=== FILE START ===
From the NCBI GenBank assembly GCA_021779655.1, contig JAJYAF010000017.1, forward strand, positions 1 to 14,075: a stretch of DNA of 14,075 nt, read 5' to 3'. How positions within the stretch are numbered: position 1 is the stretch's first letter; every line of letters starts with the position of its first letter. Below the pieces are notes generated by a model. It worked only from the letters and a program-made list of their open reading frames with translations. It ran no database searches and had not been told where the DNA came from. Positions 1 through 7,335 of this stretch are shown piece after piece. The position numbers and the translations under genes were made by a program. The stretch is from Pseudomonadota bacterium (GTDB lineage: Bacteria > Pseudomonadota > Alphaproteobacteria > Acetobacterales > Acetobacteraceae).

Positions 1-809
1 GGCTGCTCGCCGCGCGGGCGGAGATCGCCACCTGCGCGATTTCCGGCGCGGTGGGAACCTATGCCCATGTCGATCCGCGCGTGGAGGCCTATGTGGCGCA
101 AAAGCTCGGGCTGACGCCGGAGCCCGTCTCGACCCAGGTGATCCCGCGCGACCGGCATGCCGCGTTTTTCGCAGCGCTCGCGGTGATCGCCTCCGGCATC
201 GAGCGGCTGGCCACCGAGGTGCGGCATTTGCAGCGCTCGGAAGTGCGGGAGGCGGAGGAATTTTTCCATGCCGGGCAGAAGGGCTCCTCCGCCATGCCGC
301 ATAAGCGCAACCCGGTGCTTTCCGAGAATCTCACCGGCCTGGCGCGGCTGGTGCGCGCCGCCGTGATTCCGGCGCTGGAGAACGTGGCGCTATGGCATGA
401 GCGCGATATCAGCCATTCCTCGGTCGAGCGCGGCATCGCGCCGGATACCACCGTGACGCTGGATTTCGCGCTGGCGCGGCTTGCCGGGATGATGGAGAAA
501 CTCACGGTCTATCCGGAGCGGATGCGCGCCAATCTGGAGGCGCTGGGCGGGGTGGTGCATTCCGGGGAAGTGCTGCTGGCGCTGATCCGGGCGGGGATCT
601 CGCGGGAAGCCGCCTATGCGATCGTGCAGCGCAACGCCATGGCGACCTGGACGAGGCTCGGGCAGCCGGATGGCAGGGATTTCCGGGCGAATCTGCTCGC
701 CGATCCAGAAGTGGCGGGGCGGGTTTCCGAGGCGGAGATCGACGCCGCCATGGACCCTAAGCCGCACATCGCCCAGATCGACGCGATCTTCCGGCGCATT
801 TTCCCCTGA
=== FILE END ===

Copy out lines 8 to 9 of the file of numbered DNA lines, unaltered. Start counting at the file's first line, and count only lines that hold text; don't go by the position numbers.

501 CTCACGGTCTATCCGGAGCGGATGCGCGCCAATCTGGAGGCGCTGGGCGGGGTGGTGCATTCCGGGGAAGTGCTGCTGGCGCTGATCCGGGCGGGGATCT
601 CGCGGGAAGCCGCCTATGCGATCGTGCAGCGCAACGCCATGGCGACCTGGACGAGGCTCGGGCAGCCGGATGGCAGGGATTTCCGGGCGAATCTGCTCGC